The Deep Review

The Deep - Nick Cutter

Nick Cutter’s The Deep will more than likely go down in history as the only three-star book to make it onto my Top 20 Reads list.


The Deep is easily the scariest book I’ve ever read, but the content I found scariest seems to have been taken part and parcel from some of my favorite movies. The blurb touts that this book is “The Abyss meets The Shining”, yet a more apt description would be: “Event Horizon shags Sphere who then fornicates with Carpenter’s The Thing.” Entire sections of those three movies (Event Horizon, Sphere, and The Thing) show up in Cutter’s newest novel. Not subtle nods either, but exact replications of stuff that happens in those films. Whether this was done as a tribute to these films or not remains to be seen. I do believe that the most glaring rip off in this book is a bit of dialogue that mimics a healthy dose of dialogue from Event Horizon. I will not spoil anything for you, but if you’ve seen EH then I’ll have you recall the part where Laurence Fishburne describes someone being burned alive in zero G. Replace zero G with a sinking sub full of diesel fuel and you have: The. Exact. Same. Scene. Cutter, this is where I cut my eyes at you and ask: “Dafuq, dude?”


So why didn’t I completely pan this? Why am I giving it three stars instead of one? The answer to that is: This book is balls-out entertaining. Had I paid for it, I would have felt as if I’d gotten my money’s worth. In fact, I even plan on buying the hardcover when it comes out. And, honestly, Cutter kinda owns what he steals. Meaning, his book manages to be scarier and even more enjoyable than the three films I mentioned above. Of course this is my subjective opinion. I know many people will hate this novel simply on principle, but I can’t do it.  How does that old saying? There are only eight story lines in existence? See also: There’s nothing new under the sun. I think a creative person can only strive to be better than those that went before them, and it takes a fathomless amount of balls and talent to tackle such an overused premise and make it your own.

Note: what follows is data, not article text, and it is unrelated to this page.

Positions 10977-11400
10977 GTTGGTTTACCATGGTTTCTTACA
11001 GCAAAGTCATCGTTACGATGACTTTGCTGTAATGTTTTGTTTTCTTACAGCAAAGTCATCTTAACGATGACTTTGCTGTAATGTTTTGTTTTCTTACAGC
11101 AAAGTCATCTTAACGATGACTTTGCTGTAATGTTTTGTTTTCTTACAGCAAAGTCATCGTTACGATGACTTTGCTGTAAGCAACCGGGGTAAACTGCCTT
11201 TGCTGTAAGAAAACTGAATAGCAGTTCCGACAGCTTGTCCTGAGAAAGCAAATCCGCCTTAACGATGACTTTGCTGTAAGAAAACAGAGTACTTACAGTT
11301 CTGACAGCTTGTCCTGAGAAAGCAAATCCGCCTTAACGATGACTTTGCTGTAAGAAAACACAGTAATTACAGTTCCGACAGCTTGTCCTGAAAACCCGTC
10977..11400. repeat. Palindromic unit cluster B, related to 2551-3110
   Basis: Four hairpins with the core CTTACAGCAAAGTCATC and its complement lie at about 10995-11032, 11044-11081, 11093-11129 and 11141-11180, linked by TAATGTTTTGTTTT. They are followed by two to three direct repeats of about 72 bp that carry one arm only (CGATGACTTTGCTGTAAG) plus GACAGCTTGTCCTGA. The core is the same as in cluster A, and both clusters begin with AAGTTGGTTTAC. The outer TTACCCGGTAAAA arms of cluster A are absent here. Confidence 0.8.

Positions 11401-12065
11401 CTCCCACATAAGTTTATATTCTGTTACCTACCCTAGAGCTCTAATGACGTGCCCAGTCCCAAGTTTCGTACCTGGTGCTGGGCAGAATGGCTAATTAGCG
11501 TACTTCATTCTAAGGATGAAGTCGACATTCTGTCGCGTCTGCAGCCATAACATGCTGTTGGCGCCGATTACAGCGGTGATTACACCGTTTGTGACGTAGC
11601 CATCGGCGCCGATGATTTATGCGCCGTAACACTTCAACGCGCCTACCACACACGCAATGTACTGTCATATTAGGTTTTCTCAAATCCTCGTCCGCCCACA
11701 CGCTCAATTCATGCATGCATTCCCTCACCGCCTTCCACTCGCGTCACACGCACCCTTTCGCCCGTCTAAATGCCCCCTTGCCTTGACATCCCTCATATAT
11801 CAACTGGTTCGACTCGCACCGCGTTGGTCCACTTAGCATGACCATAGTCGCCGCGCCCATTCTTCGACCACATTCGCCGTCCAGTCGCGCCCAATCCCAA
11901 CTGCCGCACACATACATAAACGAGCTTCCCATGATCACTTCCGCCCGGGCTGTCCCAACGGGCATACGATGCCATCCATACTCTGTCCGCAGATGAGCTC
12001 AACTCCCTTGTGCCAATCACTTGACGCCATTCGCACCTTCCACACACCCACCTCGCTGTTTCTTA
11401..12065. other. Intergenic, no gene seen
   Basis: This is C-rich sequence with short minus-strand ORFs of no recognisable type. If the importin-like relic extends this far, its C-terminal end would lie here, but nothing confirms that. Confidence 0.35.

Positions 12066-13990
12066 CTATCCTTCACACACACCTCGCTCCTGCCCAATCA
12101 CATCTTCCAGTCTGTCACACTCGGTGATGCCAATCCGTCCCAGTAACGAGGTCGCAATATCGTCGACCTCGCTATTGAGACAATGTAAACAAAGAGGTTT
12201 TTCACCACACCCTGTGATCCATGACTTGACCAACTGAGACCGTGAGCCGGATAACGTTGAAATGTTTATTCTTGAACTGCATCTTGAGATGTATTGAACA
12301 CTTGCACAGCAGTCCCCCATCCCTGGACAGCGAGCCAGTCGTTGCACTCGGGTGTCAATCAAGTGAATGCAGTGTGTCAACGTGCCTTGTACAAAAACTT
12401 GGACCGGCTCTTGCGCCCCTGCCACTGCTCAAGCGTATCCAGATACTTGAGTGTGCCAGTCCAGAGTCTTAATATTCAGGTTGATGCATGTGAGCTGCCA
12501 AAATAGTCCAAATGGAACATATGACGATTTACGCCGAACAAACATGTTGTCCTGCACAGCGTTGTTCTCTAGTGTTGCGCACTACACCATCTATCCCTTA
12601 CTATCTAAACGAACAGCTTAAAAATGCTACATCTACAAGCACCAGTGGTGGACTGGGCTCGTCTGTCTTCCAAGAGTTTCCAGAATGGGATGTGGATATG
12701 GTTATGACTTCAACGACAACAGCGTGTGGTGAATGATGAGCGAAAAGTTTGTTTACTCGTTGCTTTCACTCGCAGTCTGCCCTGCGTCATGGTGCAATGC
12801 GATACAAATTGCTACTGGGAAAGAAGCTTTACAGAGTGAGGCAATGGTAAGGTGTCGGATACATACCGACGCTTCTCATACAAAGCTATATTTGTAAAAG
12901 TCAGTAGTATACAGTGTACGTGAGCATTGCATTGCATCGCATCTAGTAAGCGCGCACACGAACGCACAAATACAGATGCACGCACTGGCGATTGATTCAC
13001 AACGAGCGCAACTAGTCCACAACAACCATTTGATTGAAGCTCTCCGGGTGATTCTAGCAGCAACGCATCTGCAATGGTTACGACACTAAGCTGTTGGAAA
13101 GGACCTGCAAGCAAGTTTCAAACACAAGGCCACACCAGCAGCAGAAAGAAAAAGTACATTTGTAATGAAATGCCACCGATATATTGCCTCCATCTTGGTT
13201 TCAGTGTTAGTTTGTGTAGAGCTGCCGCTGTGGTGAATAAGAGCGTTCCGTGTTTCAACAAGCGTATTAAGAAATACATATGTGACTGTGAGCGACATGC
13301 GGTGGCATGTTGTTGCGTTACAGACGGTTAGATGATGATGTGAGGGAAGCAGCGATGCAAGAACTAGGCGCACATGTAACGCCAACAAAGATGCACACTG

With all that said, there are a handful of original creepy scenes in this book. Anything having to do with the Tickle Trunk (awesome name, by the way) or the millipede is horror gold. Our main character Luke is more than just passing good. He’s flesh and blood, as are his support players. Cutter’s character development is on point, and even better here than with The Troop. Oh, and the book has one helluva opening. Praying mantises have always unsettled me.


In summation: If you’re a fan of movies like Event Horizon, Sphere, and The Thing you’re either going to love The Deep or you’re going to be filled with a soul-crushing hatred, like a PETA member at a fur coat convention. If you can escape the shock of how blatantly Cutter thieves his way through this book, you’ll have a good time getting your pants scared off of you. Or perhaps you’re lucky enough to have never seen any of those films. Read it or don’t, because I can’t, in good faith, recommend it, though I want to, so badly. Sad Panda.